Commemorative Coins Continue

Jul 31, 2012

In April, we wrote about how Congress passes commemorative coin bills in order to help fund pet projects back home. Although earmarks may be banned, passing these bills allows Congressmen to funnel taxpayer cash back to their home districts. The process is a creative workaround to the House and Senate earmark rules and perfectly legal, if not a bit unsettling.

First, Congress passes the bill and it is signed into law. Then, the commemorative coins are minted by the Treasury, and all minting costs are recovered once people start buying the coins. The catch is that on top of the worth of the coin (50 cents, $1, or $5), a surcharge is placed, and all proceeds from the surcharge go to the icon featured on the coin.

The thing is, while this process may technically be allowed and the taxpayers aren't on the hook unless a coin flops, lawmakers are still leveraging federal power for a strictly local effort. The beneficiaries of this commemorative coin money tend to receive other federal funding, have their own commemorative coins or other ways of raising money. Also, it takes a significant amount of lobbying (subs. req'd.) to get these bills introduced, which brings up the same legal and ethics questions that are brought up with earmarks.

Why are we bringing this up again now?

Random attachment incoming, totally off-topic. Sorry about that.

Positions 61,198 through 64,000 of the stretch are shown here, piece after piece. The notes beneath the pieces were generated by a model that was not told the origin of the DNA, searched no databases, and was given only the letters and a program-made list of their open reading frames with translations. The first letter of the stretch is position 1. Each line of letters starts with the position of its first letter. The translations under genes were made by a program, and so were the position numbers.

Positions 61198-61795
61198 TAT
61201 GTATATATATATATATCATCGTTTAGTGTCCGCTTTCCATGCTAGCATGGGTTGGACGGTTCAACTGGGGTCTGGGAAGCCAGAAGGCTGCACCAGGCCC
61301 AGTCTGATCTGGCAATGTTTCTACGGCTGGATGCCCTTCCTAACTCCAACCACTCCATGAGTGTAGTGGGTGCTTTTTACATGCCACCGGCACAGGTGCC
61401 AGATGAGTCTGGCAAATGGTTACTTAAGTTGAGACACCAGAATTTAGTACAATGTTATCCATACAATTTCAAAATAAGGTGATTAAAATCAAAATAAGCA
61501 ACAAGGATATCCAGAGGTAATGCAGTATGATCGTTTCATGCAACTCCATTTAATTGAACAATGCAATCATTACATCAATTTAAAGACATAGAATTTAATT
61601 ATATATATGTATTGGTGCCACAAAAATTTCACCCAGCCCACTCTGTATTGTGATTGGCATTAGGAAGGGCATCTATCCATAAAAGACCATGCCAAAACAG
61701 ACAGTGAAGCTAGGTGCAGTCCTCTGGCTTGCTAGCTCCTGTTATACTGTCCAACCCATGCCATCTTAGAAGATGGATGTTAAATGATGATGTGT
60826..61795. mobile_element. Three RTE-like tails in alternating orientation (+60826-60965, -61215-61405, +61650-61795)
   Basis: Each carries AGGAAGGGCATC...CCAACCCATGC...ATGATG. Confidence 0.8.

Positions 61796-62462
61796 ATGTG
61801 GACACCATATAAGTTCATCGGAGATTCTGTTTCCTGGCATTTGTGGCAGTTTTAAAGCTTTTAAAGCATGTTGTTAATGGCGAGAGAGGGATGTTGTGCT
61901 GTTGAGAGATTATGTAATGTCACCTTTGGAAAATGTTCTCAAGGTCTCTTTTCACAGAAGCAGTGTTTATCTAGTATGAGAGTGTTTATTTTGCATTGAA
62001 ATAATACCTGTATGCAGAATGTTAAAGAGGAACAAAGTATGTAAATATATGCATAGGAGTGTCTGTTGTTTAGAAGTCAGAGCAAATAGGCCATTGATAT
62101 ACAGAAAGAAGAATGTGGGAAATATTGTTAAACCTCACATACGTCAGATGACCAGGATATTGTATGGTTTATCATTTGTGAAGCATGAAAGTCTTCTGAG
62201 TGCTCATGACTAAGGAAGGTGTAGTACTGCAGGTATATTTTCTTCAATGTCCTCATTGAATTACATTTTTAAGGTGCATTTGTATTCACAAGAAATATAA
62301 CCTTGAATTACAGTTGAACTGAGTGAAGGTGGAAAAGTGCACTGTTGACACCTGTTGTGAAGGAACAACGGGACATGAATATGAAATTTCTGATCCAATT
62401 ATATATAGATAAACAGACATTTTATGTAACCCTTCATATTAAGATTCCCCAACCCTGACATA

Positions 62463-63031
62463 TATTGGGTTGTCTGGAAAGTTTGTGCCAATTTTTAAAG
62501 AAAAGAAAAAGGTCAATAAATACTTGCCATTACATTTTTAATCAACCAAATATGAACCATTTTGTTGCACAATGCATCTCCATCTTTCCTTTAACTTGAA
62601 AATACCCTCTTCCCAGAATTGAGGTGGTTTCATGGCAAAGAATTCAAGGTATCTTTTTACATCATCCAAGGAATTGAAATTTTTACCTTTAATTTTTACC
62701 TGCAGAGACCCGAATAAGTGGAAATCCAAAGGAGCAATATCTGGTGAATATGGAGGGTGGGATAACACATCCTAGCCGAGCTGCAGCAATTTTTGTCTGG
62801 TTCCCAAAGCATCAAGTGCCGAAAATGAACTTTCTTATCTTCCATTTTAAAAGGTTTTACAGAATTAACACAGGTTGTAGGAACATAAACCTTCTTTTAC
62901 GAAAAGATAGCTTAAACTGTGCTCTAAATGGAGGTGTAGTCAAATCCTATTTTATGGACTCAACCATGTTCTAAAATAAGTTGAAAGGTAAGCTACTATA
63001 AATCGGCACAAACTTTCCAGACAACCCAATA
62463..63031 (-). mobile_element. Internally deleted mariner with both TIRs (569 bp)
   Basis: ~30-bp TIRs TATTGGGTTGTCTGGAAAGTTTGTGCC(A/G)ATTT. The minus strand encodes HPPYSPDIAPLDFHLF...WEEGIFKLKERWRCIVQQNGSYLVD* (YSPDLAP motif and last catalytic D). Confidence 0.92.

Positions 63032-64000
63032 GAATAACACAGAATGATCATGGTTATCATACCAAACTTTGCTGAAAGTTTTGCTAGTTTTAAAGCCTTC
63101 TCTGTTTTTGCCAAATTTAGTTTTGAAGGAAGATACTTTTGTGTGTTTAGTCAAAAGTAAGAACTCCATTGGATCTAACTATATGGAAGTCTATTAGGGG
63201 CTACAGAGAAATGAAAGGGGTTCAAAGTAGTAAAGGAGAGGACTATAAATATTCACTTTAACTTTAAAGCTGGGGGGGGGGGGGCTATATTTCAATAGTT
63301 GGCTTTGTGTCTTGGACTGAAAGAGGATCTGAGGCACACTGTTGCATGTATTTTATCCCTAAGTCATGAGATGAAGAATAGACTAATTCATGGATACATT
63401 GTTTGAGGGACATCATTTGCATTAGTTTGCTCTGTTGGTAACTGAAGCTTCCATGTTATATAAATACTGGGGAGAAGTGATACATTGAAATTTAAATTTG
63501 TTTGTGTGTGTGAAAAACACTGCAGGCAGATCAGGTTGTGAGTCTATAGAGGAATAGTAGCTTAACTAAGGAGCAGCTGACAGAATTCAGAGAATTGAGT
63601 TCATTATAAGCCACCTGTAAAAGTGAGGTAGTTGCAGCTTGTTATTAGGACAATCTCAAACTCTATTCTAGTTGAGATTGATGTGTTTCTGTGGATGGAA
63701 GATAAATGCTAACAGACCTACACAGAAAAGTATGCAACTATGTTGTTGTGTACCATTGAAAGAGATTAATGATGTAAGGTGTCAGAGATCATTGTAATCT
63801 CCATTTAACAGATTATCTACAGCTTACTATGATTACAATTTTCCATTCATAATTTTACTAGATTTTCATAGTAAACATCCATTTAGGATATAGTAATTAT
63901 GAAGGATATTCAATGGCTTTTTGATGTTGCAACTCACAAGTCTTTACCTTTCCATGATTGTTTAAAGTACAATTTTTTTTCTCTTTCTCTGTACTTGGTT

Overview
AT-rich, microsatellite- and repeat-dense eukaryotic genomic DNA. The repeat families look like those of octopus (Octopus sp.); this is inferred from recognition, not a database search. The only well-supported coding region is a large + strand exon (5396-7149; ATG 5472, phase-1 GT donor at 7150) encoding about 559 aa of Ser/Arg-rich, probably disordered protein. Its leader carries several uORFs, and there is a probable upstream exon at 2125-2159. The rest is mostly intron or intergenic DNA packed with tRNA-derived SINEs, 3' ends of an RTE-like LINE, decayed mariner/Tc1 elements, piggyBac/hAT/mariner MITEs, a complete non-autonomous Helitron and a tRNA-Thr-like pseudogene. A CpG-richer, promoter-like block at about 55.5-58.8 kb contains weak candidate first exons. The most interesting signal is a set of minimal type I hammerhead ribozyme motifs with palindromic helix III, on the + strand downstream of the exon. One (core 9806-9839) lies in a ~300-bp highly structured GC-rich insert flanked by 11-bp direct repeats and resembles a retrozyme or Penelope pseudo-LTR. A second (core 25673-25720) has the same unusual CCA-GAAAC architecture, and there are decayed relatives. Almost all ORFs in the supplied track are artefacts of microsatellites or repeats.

For starters, by the end of the week, three commemorative coin bills may be voted on by the House: the Lions Clubs International Century of Service commemorative coin; the March of Dimes commemorative coin; and, the Pro Football Hall of Fame commemorative coin. Also to be voted on is a bill to direct surcharge profits collected from the National Infantry Museum and Soldier Center commemorative coin.

Just to point out, does the Pro Football Hall of Fame need a federal life vest to stay afloat? A quick visit to their website shows that they not only raise funds from ticket sales, but also an extensive gift shop. Why are we wasting floor time and leveraging federal power for them?

For those of you outraged by this widely accepted Congressional process, there is an answer.

Senator Jim DeMint (R-SC) plans to introduce a bill that would prohibit profits on the coins from going to private beneficiaries. It would require all profits to recoup the minting and issuing costs, and any excess to go to the Treasury for deficit reduction.

Congress will try to do everything it can to keep the government funds flowing back to their home districts in order to grease the wheels and gain votes. Senator DeMint's bill will help stop one avenue of their quid pro quo.